Few films make people feel more festive than Home Alone.
But if you think you know exactly what to expect from the latest offering in the franchise (this is the sixth), you’re in for a surprise, according to Aisling Bea and Archie Yates.
As the two stars of Home Sweet Home Alone – available to watch on Disney+ – explain over Zoom, this is not a “reboot”, a “remake” or a “sequel”.
This is an “original story in the same universe”, says British actor Yates, 12, who you’ll recognise from the Oscar-winning film Jojo Rabbit.
“The characters are always written completely differently, they don’t look or sound the same,” adds Irish star Bea, 37.
“You’re looking at a totally new character to play, but you know there’s all the beats in there that people are going to love.”
Macaulay Culkin as clever, cheeky prankster Kevin McCallister in the first two Home Alone films – released in the early 1990s – remains iconic, and the leading role made the now-41-year-old a household name.
But Home Sweet Home Alone has more of a focus on the robbers than the kids – and they’re not straight-up-baddies. Instead, they’re actually good people who find themselves in a sticky situation.
The pair in question are parents Jeff and Pam McKenzie (played by Rob Delaney and Ellie Kemper), who are stressed at the thought of Christmas; Jeff has lost his job and is facing the devastating prospect of having to sell the family home.
A possible solution turns up when they discover they actually own a family heirloom – an old doll – that is worth a lot of money.
But, during a house reception, the item goes missing, and Jeff and Pam believe the culprit is an irritating 10-year-old British boy named Max (Yates), who was at the house with his mother, Carol (Bea).
The McKenzies find out where Max lives and decide to get their stolen treasure back. But the kid is – you’ve guessed it – home alone, while his family is in Japan, and is determined to make their quest a tricky one.
In fact, total chaos ensues, as the couple face plenty of elaborate, nifty, and seemingly painful booby traps set up by mischievous Max.
It means arguably the most entertaining element of the original films remain; there’s lots of physical comedy, which the cast fully embraced.
“We got to try every stunt ourselves – except ones that were literally falling down a flight of stairs in one swoop, I didn’t do that,” quips Missouri-born Kemper, who’s known for Unbreakable Kimmy Schmidt.
“But we were very well trained. A team of pros from New Zealand helped us and we felt very safe, very prepared, and there were no injuries. I felt proud that we got to do as many stunts as we did.”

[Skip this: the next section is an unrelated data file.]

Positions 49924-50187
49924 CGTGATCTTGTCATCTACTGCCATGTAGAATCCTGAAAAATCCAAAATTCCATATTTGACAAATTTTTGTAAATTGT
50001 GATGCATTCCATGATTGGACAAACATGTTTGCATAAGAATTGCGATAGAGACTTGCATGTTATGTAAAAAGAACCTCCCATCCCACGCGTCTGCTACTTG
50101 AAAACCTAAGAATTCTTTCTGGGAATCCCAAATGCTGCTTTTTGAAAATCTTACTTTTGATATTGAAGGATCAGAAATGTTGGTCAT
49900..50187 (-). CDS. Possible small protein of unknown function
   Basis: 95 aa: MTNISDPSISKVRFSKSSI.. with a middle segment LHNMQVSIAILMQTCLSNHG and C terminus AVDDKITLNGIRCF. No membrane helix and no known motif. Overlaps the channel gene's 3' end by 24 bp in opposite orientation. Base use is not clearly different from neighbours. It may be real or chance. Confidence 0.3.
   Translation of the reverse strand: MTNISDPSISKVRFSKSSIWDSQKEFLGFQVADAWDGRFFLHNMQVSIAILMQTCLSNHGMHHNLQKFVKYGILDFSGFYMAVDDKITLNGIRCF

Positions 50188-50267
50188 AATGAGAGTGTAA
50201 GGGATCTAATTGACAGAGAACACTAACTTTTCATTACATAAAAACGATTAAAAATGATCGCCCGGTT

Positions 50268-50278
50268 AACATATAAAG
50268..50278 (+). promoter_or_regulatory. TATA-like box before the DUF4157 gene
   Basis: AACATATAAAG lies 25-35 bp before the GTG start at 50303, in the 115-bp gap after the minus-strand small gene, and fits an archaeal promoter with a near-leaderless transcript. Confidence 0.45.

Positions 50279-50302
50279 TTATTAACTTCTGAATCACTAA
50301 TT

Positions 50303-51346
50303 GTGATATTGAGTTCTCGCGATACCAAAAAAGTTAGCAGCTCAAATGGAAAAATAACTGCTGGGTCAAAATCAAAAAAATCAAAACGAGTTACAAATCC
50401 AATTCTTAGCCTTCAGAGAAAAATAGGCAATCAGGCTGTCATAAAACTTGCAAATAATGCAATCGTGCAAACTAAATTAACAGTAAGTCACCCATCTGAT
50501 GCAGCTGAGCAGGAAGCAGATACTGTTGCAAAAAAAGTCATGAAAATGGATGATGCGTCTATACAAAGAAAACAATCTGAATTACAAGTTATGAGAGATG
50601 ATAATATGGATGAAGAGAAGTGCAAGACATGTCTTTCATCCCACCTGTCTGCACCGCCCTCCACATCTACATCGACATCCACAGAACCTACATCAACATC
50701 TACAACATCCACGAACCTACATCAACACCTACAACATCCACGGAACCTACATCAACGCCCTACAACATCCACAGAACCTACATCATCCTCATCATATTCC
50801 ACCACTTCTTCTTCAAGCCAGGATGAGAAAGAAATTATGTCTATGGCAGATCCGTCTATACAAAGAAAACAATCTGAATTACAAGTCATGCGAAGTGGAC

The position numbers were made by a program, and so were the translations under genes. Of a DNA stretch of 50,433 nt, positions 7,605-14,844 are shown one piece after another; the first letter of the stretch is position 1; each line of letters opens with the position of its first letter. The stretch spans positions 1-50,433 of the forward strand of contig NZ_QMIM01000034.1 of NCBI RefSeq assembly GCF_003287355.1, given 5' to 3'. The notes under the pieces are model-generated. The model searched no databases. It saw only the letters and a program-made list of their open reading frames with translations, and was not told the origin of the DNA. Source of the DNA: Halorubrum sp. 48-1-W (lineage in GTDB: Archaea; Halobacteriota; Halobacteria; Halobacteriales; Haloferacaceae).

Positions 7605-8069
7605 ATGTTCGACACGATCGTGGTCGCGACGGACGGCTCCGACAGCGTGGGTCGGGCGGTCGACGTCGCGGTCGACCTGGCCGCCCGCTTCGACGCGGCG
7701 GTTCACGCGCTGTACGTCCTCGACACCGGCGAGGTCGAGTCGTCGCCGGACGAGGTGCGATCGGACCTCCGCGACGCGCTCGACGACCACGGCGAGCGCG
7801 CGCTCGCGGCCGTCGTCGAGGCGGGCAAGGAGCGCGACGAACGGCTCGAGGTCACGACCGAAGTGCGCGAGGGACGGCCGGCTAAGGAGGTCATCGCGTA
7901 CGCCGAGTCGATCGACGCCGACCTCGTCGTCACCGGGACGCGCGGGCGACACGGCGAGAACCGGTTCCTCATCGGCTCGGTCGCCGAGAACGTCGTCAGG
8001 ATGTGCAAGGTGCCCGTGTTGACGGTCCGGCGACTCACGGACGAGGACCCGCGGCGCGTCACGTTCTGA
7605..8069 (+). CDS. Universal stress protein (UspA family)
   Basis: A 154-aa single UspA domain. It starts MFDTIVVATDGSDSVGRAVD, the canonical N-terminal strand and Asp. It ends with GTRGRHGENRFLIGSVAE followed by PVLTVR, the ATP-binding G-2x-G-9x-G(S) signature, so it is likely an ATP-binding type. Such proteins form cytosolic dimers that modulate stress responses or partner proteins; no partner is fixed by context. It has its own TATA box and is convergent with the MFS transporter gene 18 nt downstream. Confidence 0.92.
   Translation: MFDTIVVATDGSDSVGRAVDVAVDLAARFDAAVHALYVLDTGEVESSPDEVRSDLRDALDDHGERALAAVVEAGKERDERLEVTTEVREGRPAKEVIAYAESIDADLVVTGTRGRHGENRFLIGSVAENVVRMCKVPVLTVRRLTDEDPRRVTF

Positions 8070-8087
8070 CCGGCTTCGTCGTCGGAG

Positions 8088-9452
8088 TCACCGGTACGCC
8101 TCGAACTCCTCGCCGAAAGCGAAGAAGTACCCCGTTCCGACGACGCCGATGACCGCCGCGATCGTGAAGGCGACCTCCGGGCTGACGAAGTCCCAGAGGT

“I think the worst thing that happened in the whole movie, from an acting perspective, was the amount of baby powder that was doubling as flour and sugar,” recalls Catastrophe star Delaney, 44, who hails from Boston. “I never want to smell baby powder again.”
Excitable Yates definitely loved doing all of his own stunt work, too.
“Though it’s been very scary, it’s also been incredibly fun. We filmed one of the scenes in one of the montage clips where I ride an ironing board down the stairs. There were a couple of crashes, but I was OK.”
As for what he thought about his character, the youngster adds: “He is a horrible, bratty, really sarcastic and annoying child. As the film progresses, he turns a bit more kind, clever and funny, and a bit softer, which is nice.”
It sounds like Yates and Bea had a lovely relationship on set portraying their mother-son relationship.
“It feels weird to say that I got along really well with a 10-year-old because you think, ‘am I immature or a weirdo?’ but we really did get on well,” says Bea, who created and stars in the Channel 4 comedy This Way Up.
“He’s so kind and warm and quite like his character in how intelligent he is, but maybe his character is missing Archie’s natural kindness, which is why I love him.”
Both Kemper and Delaney have young families. So, how does it feel to be able to make something that their kids can watch with them?
“I’ve made a lot of stuff that’s more appropriate for adults, and to exercise the muscles that entertain kids as well is great,” enthuses Delaney. “You just feel like you have a sort of a bigger toolkit. And also, you can’t really fake it with kids, so it’s really good to exist in that realm.”
“You’re so right – they don’t laugh at something that isn’t funny,” adds Kemper. “My kids, the older one is five, and I’m like, I don’t know if it’s weird to see your mum on television or whatever. But maybe I’m actually just scared; what if he doesn’t laugh?”
Pleasing their greatest critics aside, the other potential pressure on the cast is how to live up to Home Alone fans’ expectations.
But viewers will be delighted to hear that the new film pays homage to the original in several places. Devin Ratray, who played Kevin’s mean older brother, Buzz, has a small role as a police officer called to Max’s house; there are samples of the much-loved original score by John Williams; and we even get to hear what Kevin is up to as an adult, thanks to Buzz.
Delaney acknowledges it’s “an incredible privilege and an incredible thrill” to be part of a film series that’s so famous – but says he tried not to overthink it during the shoot.
“I would have to forget that sentiment and try to stuff it away in the corner of my mind so that I could try to do my job,” he elaborates.
“On a day-to-day basis, we were just trying to be the best thieves and the best parents that we could be and let that drive us.
“We knew that we were but a piece of the puzzle, and the way that we could contribute to making the film the best that it could be would just be trying to get that doll back from that terrible little boy.”
Home Sweet Home Alone is available to watch now on Disney+.